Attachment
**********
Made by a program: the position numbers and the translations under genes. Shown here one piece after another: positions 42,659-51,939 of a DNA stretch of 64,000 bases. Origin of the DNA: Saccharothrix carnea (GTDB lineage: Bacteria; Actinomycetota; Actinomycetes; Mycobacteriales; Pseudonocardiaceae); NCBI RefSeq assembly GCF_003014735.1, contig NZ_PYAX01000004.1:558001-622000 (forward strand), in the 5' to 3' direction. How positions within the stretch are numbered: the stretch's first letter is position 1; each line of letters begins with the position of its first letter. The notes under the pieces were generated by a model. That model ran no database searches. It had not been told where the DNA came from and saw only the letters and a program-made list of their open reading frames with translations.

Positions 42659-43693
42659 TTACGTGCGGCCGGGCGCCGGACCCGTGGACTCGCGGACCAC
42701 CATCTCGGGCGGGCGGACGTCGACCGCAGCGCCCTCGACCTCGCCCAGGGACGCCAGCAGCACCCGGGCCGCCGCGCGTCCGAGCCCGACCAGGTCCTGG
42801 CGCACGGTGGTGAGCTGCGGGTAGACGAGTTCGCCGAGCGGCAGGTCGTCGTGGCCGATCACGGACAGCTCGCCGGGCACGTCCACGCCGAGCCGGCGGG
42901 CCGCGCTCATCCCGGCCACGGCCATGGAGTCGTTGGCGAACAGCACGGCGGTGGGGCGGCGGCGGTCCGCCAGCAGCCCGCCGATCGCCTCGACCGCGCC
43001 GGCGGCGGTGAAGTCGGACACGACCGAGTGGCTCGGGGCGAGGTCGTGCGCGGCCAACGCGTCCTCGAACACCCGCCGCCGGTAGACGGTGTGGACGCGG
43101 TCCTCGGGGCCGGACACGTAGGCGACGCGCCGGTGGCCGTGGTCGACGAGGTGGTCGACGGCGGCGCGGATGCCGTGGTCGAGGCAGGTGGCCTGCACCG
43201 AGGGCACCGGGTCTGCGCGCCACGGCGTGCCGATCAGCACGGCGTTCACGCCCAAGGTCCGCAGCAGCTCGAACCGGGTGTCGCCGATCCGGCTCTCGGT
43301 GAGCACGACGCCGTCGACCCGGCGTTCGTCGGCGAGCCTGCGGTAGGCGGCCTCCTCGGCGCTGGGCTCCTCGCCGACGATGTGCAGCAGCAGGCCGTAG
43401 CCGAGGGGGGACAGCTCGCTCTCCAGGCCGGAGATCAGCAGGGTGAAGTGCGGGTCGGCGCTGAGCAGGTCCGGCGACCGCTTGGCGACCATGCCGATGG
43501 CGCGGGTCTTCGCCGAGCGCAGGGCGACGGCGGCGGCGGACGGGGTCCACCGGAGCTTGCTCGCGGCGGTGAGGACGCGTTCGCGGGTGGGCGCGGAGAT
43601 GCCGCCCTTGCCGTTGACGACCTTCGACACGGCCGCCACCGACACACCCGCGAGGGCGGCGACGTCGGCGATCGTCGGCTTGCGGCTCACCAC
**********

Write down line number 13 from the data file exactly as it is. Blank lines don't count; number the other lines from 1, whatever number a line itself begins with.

43601 GCCGCCCTTGCCGTTGACGACCTTCGACACGGCCGCCACCGACACACCCGCGAGGGCGGCGACGTCGGCGATCGTCGGCTTGCGGCTCACCAC